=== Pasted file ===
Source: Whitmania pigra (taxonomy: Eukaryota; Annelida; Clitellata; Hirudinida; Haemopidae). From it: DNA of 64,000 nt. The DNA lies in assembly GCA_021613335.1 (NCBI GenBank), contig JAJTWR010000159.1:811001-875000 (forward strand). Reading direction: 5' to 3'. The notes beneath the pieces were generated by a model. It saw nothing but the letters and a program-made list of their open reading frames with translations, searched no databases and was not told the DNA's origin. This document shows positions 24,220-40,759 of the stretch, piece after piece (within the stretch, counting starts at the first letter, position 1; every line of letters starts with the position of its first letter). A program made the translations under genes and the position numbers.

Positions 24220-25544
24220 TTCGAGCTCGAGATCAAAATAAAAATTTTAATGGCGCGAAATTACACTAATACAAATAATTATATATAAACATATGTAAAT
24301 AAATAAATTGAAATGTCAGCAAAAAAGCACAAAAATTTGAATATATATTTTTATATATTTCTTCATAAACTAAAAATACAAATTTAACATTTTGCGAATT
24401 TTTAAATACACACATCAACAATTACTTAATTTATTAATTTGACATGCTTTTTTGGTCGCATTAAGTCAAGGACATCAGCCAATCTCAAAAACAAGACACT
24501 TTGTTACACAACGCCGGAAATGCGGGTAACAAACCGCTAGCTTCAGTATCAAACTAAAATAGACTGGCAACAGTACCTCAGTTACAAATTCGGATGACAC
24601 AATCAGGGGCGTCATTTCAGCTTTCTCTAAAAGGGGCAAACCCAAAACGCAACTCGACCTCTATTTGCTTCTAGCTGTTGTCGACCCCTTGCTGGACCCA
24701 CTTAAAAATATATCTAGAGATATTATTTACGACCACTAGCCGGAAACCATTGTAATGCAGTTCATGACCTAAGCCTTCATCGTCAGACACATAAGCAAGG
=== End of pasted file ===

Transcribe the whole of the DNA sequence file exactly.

Source: Whitmania pigra (taxonomy: Eukaryota; Annelida; Clitellata; Hirudinida; Haemopidae). From it: DNA of 64,000 nt. The DNA lies in assembly GCA_021613335.1 (NCBI GenBank), contig JAJTWR010000159.1:811001-875000 (forward strand). Reading direction: 5' to 3'. The notes beneath the pieces were generated by a model. It saw nothing but the letters and a program-made list of their open reading frames with translations, searched no databases and was not told the DNA's origin. This document shows positions 24,220-40,759 of the stretch, piece after piece (within the stretch, counting starts at the first letter, position 1; every line of letters starts with the position of its first letter). A program made the translations under genes and the position numbers.

Positions 24220-25544
24220 TTCGAGCTCGAGATCAAAATAAAAATTTTAATGGCGCGAAATTACACTAATACAAATAATTATATATAAACATATGTAAAT
24301 AAATAAATTGAAATGTCAGCAAAAAAGCACAAAAATTTGAATATATATTTTTATATATTTCTTCATAAACTAAAAATACAAATTTAACATTTTGCGAATT
24401 TTTAAATACACACATCAACAATTACTTAATTTATTAATTTGACATGCTTTTTTGGTCGCATTAAGTCAAGGACATCAGCCAATCTCAAAAACAAGACACT
24501 TTGTTACACAACGCCGGAAATGCGGGTAACAAACCGCTAGCTTCAGTATCAAACTAAAATAGACTGGCAACAGTACCTCAGTTACAAATTCGGATGACAC
24601 AATCAGGGGCGTCATTTCAGCTTTCTCTAAAAGGGGCAAACCCAAAACGCAACTCGACCTCTATTTGCTTCTAGCTGTTGTCGACCCCTTGCTGGACCCA
24701 CTTAAAAATATATCTAGAGATATTATTTACGACCACTAGCCGGAAACCATTGTAATGCAGTTCATGACCTAAGCCTTCATCGTCAGACACATAAGCAAGG